Strengths and Limitations of the Study
Our study had several strengths. Our process for searching, retrieving, and assessing included apps is grounded in systematic review methodology. The app search was implemented using the search engine of a commercial app database that allowed for a geographically unrestricted app search. Comprehensive assessment criteria were developed using reputable CBT manuals and a framework developed by our center to ensure comprehensive results.
However, this study has several limitations. Our search strategy included only CBT-related terms, potentially missing other apps offering CBT-based therapy for users with low mood or depression. We included apps offering self-guided CBT interventions, given the ethical limitations of using a simulated app persona when interacting with a health care provider, potentially excluding from our analysis more comprehensive apps. Apps linked to a specific provider or requiring an access code were also excluded from our study. Furthermore, the app store search was limited to only four categories with the maximum probability of retrieving relevant apps; therefore, we may have missed other apps outside these categories. Only apps in English were included in our study, potentially excluding relevant apps in other languages.
Self-guided CBT-based apps available in app marketplaces offer a wide range of interventions; however, only approximately one-third, particularly depression apps, included comprehensive CBT programs. App developers’ access, use, and sharing of user data are unclear, raising concerns about the privacy and security of user data, and highlighting severe shortcomings in the governance of the health app market. Only a few apps offered suicide risk management resources or information on the current COVID-19 pandemic. The classification of mental health apps may benefit from the creation of a new mental health app category, including all well-being and specific disorder apps. To fulfill their potential, it is essential that self-guided CBT-based apps adhere to evidence-based clinical guidelines, be patient-centered, and offer enhanced and transparent data security measures.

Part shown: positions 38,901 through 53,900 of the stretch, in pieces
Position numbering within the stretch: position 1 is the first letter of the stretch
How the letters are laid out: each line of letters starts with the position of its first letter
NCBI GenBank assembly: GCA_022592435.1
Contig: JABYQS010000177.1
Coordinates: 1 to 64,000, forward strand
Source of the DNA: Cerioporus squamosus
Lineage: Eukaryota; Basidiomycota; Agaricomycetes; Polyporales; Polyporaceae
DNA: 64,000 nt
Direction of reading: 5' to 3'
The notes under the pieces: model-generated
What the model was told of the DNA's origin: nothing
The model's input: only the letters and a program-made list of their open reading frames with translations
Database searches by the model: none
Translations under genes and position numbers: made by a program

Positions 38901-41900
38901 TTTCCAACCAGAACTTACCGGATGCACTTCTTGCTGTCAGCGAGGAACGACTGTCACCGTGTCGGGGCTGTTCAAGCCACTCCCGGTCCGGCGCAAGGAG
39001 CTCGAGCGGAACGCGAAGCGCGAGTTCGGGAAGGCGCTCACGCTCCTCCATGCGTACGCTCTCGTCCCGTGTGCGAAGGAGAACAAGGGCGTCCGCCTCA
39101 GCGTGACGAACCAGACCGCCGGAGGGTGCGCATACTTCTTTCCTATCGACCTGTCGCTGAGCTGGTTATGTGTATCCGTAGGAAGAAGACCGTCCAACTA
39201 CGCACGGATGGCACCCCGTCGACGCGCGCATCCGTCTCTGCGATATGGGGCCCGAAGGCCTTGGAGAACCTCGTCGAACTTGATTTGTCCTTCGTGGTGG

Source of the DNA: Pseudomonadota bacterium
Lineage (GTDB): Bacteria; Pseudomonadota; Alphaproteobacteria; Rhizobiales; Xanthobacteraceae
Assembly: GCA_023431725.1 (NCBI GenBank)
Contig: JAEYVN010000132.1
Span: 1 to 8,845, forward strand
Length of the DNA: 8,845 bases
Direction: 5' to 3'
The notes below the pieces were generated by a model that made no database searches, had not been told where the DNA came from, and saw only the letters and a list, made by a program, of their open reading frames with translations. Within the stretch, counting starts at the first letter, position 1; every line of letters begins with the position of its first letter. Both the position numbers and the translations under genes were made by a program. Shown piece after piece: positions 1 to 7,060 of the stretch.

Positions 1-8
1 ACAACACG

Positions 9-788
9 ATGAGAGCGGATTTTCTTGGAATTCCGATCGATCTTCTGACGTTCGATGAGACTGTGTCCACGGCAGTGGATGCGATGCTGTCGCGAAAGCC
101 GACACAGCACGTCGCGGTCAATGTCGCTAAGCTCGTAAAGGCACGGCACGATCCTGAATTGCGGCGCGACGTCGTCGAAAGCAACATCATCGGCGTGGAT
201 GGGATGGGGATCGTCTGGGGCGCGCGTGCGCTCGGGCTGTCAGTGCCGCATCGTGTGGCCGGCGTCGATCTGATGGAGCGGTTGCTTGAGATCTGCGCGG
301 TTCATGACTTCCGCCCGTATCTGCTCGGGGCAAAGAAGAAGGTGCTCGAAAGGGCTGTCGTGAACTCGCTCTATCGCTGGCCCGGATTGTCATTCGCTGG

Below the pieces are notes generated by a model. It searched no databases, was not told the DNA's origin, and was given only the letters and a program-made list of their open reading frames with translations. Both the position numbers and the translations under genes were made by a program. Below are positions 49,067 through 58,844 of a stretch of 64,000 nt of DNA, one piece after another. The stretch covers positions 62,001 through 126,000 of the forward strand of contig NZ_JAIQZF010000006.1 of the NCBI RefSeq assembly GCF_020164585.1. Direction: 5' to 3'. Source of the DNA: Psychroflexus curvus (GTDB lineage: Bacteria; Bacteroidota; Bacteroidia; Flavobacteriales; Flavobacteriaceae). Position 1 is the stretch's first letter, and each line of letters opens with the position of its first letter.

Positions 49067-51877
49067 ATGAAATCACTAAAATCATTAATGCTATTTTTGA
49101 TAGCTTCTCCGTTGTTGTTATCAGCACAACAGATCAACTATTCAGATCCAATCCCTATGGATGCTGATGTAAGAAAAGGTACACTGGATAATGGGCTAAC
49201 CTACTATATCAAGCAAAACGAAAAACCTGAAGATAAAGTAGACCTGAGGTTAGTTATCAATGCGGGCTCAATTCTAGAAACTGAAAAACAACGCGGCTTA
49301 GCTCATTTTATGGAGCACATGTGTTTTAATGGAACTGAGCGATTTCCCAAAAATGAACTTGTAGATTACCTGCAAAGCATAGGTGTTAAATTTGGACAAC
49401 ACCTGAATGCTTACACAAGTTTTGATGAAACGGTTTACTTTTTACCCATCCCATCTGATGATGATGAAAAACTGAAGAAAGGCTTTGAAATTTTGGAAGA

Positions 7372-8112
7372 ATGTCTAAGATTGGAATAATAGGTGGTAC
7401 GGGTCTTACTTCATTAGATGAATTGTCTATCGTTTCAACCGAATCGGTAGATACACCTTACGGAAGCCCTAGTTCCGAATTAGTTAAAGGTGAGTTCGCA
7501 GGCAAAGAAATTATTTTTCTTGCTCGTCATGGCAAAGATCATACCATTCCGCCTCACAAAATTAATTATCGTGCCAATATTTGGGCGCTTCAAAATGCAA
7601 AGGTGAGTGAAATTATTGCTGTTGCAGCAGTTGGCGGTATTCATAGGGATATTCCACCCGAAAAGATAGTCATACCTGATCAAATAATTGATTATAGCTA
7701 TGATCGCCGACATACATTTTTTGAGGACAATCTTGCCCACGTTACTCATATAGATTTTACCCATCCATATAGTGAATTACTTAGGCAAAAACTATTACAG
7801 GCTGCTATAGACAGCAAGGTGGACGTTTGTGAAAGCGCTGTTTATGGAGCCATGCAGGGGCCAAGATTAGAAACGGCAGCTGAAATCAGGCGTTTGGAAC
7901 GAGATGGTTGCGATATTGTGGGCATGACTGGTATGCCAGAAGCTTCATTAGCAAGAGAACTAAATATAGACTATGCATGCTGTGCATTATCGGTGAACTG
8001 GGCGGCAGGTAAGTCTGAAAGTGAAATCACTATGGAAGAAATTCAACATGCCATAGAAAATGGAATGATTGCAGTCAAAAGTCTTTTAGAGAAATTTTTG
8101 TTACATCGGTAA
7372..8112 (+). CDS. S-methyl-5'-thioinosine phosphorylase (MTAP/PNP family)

LM gratefully acknowledges the National Technological University Research Scholarship (Lee Kong Chian School of Medicine) support for her PhD studentship, which enabled this work. JC’s post at Imperial College London is supported by the National Institute for Health Research Northwest London Applied Research Collaboration. FVW and JC are supported by the National Research Foundation, Prime Minister’s Office, Singapore, under its Campus for Research Excellence and Technological Enterprise program.